The 67th Legislature transmits; Things become urgent! 3/9/2021 | Montana Audubon

Montana Audubon

Montana Audubon works at the local, state and national policy levels to protect our natural heritage.

The 67th Legislature transmits; Things become urgent! 3/9/2021

The transmittal of the 2021 legislative session has passed, which means any bill that has not passed from one chamber to the other or did not include revenue or referendum language has been “killed”. Up to this point, we’ve testified on 46 bills, bills affecting wildlife and habitat programs, clean energy, environmental protections, and public lands. We have opposed 30 and supported 16. In the coming weeks, the fate of many of these bills will become clear, as committee hearings continue to take place and bills make their way to the Governor’s desk. Keep an eye out for future action alerts, including some asking you to call or email the Governor’s office.

Our legislative team has been working hard on defense this session, especially when it comes to wildlife, some calling it ‘the war on wildlife.’ Montanan’s have always taken pride in the fact that our state has many ethical fair chase game regulations for wildlife. With the introduction of greatly liberalized hunting, trapping,and other bills that move to commercialize wildlife, fair chase ethics will no longer rule the roost. Unexpected bills like SB 314, would allow night hunting of wolves, allowing baiting of wolf traps, and eliminate a take limit on number of wolves per license, grossly expanding wolf harvest in Montana with the goal of reducing numbers to 15 breeding pairs (200 wolves). Our team was expecting this bill and worked on it in the 2019 session; SB 267 allows private money to reimburse wolf trappers for their expenses. This bill, what we call “whiskey for trappers” failed by just one vote in 2019. Another unfortunate bill, HB 468, would allow hound hunting and chase seasons for black bears. With this bill it would black bears would be under threat of being hunted or chased by hounds all but one month of the year when they are not in hibernation. Finally, a bill threatening Sage-Grouse habitat, SB 284, would eliminate requirements that local county and city government opencut operations (i.e. gravel pits) provide compensatory mitigation for impacts to critical sage grouse breeding grounds, leks, when the gravel pit operation is outside of sage-grouse core areas but in general habitat.

It’s been a tough session for renewable energy and riparian habitat advocates in Montana as well. HB 475,  would effectively eliminate the state’s renewable energy standard. The purpose of the renewable energy standard was to create incentives for the development of new renewable energy resources. The law already allows utilities to count any additional energy that results from upgrades toward their renewable energy obligations, and in 2021 the idea to include all hydropower resources as renewable will likely pass without it’s typical veto. Coming through the same chamber, HB 273 proposes to overturn Montana’s safeguards against the development of nuclear energy. If passed, the bill would repeal the public ability to vote on whether or not nuclear power can be permitted in our state.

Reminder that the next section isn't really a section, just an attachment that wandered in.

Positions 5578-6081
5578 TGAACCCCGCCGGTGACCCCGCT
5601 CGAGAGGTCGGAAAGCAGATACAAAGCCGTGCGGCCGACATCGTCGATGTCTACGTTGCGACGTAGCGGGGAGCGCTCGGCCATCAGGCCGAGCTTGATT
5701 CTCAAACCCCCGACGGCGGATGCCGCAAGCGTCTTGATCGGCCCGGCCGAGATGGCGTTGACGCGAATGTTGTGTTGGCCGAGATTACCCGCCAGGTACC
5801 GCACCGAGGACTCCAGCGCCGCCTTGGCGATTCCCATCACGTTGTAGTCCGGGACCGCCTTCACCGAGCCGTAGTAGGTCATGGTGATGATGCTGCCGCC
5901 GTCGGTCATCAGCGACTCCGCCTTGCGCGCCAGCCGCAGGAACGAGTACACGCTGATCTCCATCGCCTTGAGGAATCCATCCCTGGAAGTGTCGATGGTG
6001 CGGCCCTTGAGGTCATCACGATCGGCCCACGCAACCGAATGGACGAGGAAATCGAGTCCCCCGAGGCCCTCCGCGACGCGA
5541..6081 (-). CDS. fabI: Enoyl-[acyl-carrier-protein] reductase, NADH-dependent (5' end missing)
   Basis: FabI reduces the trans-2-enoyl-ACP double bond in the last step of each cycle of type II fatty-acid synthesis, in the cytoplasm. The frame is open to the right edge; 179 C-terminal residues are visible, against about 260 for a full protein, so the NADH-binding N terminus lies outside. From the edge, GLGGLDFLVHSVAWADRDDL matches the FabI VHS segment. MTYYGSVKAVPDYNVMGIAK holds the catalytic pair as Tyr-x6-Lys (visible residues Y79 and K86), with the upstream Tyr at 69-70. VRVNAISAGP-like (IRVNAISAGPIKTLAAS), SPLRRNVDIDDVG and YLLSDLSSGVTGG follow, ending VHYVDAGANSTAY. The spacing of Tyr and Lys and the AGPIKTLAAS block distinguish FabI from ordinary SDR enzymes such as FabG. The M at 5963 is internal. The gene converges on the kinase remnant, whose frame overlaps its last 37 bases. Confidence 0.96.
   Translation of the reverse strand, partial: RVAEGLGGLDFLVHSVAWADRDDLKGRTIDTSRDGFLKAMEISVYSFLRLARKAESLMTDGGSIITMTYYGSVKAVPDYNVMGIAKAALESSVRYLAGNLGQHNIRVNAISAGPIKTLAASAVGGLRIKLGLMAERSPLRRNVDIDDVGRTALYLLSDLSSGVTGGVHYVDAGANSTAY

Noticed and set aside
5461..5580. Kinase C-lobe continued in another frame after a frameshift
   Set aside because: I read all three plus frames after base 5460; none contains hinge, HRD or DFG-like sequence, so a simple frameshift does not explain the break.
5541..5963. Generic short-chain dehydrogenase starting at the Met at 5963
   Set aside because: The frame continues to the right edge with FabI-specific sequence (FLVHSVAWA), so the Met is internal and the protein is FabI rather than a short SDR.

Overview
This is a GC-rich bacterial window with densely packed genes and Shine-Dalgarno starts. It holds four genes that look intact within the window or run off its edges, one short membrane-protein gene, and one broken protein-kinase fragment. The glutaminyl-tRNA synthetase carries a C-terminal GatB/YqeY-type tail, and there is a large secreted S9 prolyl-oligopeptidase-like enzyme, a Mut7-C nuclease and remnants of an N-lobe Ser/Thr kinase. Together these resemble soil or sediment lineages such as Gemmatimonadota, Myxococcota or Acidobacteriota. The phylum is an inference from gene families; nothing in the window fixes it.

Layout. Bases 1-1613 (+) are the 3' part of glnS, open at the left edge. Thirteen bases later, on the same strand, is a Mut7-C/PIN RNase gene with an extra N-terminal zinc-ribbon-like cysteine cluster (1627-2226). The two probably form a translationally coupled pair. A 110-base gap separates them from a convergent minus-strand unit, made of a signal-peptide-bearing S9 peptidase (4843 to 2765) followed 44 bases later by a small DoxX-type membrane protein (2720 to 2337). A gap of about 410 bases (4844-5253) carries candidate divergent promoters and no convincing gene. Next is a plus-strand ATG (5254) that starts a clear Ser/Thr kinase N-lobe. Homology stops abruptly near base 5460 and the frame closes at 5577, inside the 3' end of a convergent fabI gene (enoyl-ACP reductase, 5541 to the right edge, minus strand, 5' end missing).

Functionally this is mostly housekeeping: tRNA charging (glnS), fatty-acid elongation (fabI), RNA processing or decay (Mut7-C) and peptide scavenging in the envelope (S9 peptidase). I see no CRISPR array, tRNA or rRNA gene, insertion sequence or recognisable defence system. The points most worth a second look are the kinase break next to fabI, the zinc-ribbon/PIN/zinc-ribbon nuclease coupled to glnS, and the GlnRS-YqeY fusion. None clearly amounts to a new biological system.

With a similarly broad reach, but different targets, HB 599 and SB 358 introduced at the 11th hour and loaded with flaws, are radical rewrites of gravel pits and water quality standards. HB  599 proposes to completely cut the public out of the permitting process in nearly every instance, eliminates dozens of requirements for gravel pit operators, and completely excludes notification and involvement of neighboring landowners in most gravel pit permitting processes. SB 238 seeks to eliminate water quality standards for nutrient loads in state waters, eliminates schedules for managing variances and completing improvement tasks, and allows the Board of Environmental review to change standards over time. 

Look at our bill tracker to see the energy and general habitat bills we are working on here

Our organization and community know how much these issues affect birds and wildlife, so they are both priorities moving forward, in addition to bills directly affecting wildlife. 

Finally, it surprises us that SB 281, a bill that defines electric bikes as non-motorized which will complicate their management on both our state and federal public lands, is passing quickly through the process. The sponsor of the bill stated that  “this [bill] solves the problem of non-motorized use in the backcountry because electric power is silent. These bikes can’t damage the land, they’ll allow access in the backcountry where motorized use isn’t allowed… it’s the answer to those of us who have disabilities who can’t access the areas we want to access.”  We know this isn’t true, and this change will increase human wildlife conflict, and create conflict between diverse trail use groups like horse riders, mountain bikers, and hikers. 

Urgent Action! We need people to testify in opposition!

  1. Sign up to testify by 12pm on MONDAY 3/8 HERE.

We are going to need a lot of help pushing back the next two months. You have already helped ‘kill’ a number of bills, like HB 241 that would have allowed public hunting on Tribal Reservation Lands, let’s keep it up!

Contact Amy, [email protected] or Carmen, [email protected] for questions, tell your friends to sign up for our action alerts here and stay up to date on our latest actions here.

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